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A Terrestrial Laser Scanner, Digital Photogrammetry, Hyperspectral Mapping and GPR Assisted Reservoir Analog Study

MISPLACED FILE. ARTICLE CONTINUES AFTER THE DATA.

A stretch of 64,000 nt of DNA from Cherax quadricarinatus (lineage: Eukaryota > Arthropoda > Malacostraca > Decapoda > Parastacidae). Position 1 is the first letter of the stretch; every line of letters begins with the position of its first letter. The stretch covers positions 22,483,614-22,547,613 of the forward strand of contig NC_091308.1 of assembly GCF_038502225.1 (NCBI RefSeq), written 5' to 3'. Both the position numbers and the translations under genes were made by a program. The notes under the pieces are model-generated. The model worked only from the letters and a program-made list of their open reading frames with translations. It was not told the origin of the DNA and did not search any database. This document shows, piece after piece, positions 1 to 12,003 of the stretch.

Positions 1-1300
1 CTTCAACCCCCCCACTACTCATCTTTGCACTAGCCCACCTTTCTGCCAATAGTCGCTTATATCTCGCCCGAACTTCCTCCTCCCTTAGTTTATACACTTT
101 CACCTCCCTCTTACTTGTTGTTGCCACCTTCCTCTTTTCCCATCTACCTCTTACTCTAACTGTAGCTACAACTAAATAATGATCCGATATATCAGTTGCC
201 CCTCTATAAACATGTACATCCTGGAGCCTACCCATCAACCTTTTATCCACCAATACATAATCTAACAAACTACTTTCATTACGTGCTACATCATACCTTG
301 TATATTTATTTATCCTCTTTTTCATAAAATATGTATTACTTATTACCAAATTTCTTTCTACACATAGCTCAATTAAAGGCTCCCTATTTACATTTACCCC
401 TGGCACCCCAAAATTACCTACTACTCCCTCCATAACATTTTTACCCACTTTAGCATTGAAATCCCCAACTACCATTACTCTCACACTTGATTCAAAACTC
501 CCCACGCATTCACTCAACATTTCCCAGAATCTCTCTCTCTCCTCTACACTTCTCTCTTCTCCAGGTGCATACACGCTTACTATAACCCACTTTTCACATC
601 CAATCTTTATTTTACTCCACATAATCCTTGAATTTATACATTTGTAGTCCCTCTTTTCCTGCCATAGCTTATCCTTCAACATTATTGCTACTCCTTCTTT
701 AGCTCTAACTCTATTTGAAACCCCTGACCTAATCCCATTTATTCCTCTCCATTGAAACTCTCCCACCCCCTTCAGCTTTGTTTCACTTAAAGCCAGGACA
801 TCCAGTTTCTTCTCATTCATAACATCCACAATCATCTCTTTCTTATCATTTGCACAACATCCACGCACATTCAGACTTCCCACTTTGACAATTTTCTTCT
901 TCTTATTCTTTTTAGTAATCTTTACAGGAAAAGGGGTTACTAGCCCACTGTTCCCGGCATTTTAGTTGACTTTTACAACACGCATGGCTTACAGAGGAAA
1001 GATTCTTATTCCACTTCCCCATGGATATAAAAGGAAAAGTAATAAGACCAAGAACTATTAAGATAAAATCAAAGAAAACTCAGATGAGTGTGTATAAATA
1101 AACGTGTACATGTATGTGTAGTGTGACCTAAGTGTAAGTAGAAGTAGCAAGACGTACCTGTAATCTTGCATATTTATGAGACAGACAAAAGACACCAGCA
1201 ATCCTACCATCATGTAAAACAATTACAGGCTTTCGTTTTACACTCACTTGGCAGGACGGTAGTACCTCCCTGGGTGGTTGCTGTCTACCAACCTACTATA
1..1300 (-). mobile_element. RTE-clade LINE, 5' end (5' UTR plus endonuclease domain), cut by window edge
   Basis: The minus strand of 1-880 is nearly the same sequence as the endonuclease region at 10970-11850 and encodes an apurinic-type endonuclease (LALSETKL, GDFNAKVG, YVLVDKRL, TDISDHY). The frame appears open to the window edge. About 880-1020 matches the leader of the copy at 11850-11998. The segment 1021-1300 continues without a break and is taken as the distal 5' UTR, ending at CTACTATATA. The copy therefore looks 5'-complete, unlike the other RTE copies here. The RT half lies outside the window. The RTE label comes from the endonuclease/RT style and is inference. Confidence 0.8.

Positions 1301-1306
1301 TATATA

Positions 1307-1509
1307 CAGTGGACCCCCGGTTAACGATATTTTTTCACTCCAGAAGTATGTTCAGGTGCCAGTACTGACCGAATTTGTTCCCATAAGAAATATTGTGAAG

The study of outcrops is a viable tool in facies architecture and reservoir characterization studies. High resolution geometric surveys, including terrestrial laser scanning (TLS), allow 3-D photorealistic outcrop models to be captured and interpreted using robust analysis and visualization environment. A Riegl VZ-400 TLS was used to scan vertical cliffs of incised valleys within the Turonian Ferron Notom Delta in South-Central Utah. A total of 22 scans from different positions were merged with high accuracy (average RMS 0.003 m) by using numerous retro-reflective targets. High precision differential GPS solutions have been used to rotate and translate the survey frame coordinates to global coordinates, allowing the digitized geologic surfaces to be used in a GIS environment. Nearly five thousand digital images have been captured with the use of a tilting and rotating stage (GigaPanTM). A super-telephoto lens with focal length up to 500 mm allowed identification of small features, such as mud drapes, that are as small as a few millimeters in thickness. These high resolution digital images and the TLS data have been fused to create a 3-D virtual outcrop model. An approximately 600 m strip of river cut cliff faces have been modeled. The outcrop is composed of a series of laterally and vertically accreting tidally influenced channels that are exposed in a series of strike and dip aligned sections. Geologically important surfaces, such as sequence boundaries, maximum flooding surfaces and structural elements were mapped accurately in 3-D space on the model. Ongoing investigation is focused on a data fusion of the geometrically accurate 3-D photorealistic outcrop model with the hyperspectral imaging technology and ground penetrating radar (GPR) data. This type of data fusion will output a “true” 3-D reservoir model, and help address two issues of concern: (1) accurate 3-D geometry and heterogeneity of the facies architectural elements, and (2) porosity and permeability of reservoir facies. Resolving these types of unknowns is paramount to the oil and gas industry in developing accurate fluid flow simulations which, in turn, yield to enhanced recoveries from similarly deposited incised valley type reservoirs such as the one that occur within heavy oil deposits of the Cretaceous McMurray Formation in Northeastern Alberta.